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Sun., Oct. 4
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Village board passes plan for Highland Road pipe maintenance


MASSENA - The village’s Board of Trustees has at last settled on a plan to fund a water improvement project near Highland Road.

At its meeting Tuesday, Trustee Timothy Ahlfeld introduced a motion that would split the costs of a nearly half million dollar water improvement project between village ratepayers and the residents in the Highland Road area. The motion passed by a 3-2 vote, with trustees Francis J. Carvel and Albert C. “Herb” Deshaies voting against it.

“We’ve been trying to come up the best fix for an issue that’s been plaguing the village for years,” Mayor James F. Hidy said. “There’s compromise in this plan, and we feel it’s the best win-win for the village (and the ratepayers near Highland Road).”

Under the plan, village homeowners will be billed $15.50 per year for a five-year period, while the homeowners who utilize that system will be billed $109.13 for the replacement of pipes in that area. In addition, there will be a permanent maintenance fee which will cost village residents $1.64 per month and residents in the Highland Road $11.30 per month.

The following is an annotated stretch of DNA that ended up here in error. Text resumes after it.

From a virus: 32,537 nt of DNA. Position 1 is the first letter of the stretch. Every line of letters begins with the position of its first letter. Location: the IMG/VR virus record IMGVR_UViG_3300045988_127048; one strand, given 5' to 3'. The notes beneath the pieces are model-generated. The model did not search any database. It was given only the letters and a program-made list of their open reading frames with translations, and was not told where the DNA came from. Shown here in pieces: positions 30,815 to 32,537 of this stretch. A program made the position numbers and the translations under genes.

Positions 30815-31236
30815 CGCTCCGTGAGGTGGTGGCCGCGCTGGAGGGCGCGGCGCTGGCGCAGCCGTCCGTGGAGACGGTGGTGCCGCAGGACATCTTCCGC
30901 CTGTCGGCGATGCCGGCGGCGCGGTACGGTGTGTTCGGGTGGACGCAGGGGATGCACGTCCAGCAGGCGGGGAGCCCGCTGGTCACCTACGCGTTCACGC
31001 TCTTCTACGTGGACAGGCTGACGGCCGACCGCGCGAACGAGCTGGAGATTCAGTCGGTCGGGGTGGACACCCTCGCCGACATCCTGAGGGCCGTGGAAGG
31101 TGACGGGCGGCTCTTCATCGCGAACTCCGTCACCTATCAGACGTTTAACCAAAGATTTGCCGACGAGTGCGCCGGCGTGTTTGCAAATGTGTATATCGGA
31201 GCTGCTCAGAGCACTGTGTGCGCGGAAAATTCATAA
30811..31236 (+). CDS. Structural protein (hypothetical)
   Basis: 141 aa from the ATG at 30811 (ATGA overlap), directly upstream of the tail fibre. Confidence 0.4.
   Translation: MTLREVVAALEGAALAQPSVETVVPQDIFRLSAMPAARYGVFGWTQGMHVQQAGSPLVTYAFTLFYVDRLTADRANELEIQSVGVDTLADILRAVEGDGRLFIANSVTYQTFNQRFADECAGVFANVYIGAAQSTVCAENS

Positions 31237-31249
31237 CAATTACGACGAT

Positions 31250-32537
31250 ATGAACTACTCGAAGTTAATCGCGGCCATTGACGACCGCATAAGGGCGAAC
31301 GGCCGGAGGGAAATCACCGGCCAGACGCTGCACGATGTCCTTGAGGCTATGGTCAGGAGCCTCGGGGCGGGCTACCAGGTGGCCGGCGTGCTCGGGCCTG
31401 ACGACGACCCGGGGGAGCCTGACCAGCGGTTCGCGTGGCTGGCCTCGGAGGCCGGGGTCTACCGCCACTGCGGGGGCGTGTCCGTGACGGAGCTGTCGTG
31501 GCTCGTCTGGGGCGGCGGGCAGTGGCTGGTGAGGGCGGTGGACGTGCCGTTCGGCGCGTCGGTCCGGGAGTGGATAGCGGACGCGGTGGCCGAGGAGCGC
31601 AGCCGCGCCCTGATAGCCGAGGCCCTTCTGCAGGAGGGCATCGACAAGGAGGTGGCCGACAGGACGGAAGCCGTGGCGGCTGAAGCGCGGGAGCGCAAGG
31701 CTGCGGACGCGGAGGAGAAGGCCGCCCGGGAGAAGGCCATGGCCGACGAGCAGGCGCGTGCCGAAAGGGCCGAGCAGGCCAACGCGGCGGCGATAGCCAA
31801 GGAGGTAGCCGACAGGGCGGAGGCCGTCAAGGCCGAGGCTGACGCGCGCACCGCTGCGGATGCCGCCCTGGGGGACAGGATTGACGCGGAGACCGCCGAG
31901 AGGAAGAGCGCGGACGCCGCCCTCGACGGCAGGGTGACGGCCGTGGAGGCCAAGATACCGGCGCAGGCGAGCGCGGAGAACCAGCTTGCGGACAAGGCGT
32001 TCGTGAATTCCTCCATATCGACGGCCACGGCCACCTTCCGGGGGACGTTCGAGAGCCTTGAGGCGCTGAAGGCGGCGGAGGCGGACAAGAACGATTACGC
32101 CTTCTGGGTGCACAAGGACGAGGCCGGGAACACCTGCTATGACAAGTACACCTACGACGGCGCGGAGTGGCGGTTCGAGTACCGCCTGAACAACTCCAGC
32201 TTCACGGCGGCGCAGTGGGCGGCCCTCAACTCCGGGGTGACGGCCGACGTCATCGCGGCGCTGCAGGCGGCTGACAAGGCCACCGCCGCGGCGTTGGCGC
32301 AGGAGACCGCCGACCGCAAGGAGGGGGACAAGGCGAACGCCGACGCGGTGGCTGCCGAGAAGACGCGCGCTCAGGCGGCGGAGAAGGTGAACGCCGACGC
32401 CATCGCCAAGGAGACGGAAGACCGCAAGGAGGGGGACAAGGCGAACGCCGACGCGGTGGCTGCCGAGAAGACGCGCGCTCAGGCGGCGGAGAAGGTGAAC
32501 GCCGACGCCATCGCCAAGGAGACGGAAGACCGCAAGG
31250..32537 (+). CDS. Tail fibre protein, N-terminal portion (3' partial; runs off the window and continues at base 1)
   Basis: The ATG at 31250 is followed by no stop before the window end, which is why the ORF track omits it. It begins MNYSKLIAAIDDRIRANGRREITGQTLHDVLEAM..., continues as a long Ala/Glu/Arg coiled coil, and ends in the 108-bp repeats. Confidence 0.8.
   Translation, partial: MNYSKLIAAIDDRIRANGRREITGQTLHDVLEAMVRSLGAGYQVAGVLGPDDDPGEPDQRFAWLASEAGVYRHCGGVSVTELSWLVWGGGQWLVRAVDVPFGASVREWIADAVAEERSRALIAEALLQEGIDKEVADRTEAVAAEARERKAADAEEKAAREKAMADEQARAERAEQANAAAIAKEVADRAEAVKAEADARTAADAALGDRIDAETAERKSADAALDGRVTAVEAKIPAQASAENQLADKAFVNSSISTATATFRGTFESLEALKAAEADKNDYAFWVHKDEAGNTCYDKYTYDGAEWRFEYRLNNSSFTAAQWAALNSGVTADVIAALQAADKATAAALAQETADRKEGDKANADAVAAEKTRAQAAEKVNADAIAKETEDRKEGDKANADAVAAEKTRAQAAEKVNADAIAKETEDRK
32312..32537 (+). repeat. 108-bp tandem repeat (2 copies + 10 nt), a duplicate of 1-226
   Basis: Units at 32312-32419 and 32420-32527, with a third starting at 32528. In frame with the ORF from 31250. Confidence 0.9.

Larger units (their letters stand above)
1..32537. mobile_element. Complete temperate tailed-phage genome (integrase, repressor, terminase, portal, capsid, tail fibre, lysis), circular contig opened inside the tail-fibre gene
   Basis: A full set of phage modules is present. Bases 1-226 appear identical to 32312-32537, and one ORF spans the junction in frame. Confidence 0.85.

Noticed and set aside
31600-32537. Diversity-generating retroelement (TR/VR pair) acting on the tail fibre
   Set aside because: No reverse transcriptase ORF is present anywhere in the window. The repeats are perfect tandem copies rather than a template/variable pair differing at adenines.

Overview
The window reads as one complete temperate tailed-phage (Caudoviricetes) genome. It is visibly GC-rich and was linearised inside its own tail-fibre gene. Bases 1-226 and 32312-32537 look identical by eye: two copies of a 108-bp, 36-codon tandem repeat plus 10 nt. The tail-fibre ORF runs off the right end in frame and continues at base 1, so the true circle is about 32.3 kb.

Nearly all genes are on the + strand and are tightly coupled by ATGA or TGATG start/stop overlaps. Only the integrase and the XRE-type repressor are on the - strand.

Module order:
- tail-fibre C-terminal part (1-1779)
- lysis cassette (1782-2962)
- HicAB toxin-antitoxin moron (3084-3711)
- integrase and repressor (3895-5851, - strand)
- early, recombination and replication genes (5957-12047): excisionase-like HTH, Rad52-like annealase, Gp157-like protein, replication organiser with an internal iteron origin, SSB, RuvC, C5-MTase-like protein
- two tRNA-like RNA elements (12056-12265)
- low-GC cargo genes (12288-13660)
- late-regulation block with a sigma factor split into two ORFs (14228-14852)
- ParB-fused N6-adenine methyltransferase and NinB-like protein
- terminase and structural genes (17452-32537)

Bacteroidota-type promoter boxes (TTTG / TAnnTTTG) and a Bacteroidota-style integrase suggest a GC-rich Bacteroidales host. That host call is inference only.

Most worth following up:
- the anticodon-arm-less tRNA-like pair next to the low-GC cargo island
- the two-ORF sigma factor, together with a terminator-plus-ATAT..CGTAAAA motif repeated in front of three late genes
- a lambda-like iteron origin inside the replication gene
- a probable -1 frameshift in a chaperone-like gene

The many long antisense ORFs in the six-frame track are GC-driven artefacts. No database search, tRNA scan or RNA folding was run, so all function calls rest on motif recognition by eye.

The plan was the work of Mr. Ahlfeld and Department of Public Works Superintendent Hassan A. Fayad. They prepared a zero to 100 percent chart for the village’s contribution to the repairs. At 100 percent village cost, the homeowners near Highland Road would be charged the same amount as homeowners within the village limits. At zero percent, the costs fell entirely on those homeowners near Highland Road.

In December, the village board considered this latter option, though over a 10-year period, which would have totaled more than $5,000 per household.

Ratepayers along that pipe on Old Orchard and Leslie roads are billed a monthly village water bill, but their homes lie nearly a mile outside the village limits. A half-century old agreement brought village water to that section of the town.

“It is infrastructure outside the village. We do have a responsibility to the people inside the village,” Trustee Patricia K. “Trish” Wilson said. “I think this is an equitable way to (fund the maintenance costs).”

Mr. Ahlfeld noted the five-year payment plan, as opposed to the 10-year plan, will save on the cost of interest.

Mr. Carvel and Mr. Deshaies both expressed a dissatisfaction with the amount the plan charged the homeowners near Highland Roa, in arguing their case against the plan.

“The village took over ownership of those lines. The village has responsibility (to fund maintenance),” Mr. Carvel said.

He stressed he felt the new maintenance fee was unnecessary. “Why are we adding another maintenance fee?” he asked, suggesting the new revenue would simply be dumped into the water fund. “It’s for forever. Everybody already pays a maintenance fee.”

But Mr. Ahlfeld countered the maintenance fee made good sense. “The town expressed concern the 10-inch line i going to fail. We’re hedging our bet,” he suggested.